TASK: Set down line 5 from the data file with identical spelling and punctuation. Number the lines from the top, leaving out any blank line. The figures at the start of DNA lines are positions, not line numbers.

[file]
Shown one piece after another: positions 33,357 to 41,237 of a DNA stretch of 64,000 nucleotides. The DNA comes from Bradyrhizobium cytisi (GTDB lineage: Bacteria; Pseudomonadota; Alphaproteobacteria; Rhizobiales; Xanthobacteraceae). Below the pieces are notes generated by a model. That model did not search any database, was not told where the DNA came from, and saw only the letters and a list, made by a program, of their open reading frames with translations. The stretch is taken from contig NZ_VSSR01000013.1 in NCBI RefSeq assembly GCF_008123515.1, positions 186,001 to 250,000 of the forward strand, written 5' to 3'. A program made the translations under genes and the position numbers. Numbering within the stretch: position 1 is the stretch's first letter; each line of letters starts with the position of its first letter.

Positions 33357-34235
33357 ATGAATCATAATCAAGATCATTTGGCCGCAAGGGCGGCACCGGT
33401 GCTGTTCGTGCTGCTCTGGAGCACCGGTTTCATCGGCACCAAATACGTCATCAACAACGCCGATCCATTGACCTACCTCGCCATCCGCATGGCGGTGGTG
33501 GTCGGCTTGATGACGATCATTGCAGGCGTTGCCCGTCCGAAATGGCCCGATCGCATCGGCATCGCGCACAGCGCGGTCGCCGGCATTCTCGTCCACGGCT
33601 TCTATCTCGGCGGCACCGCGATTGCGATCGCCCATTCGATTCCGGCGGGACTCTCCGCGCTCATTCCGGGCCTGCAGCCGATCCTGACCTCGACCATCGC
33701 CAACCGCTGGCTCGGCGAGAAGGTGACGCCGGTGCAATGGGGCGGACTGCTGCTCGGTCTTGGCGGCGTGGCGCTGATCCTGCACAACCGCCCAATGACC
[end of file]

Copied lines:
33501 GTCGGCTTGATGACGATCATTGCAGGCGTTGCCCGTCCGAAATGGCCCGATCGCATCGGCATCGCGCACAGCGCGGTCGCCGGCATTCTCGTCCACGGCT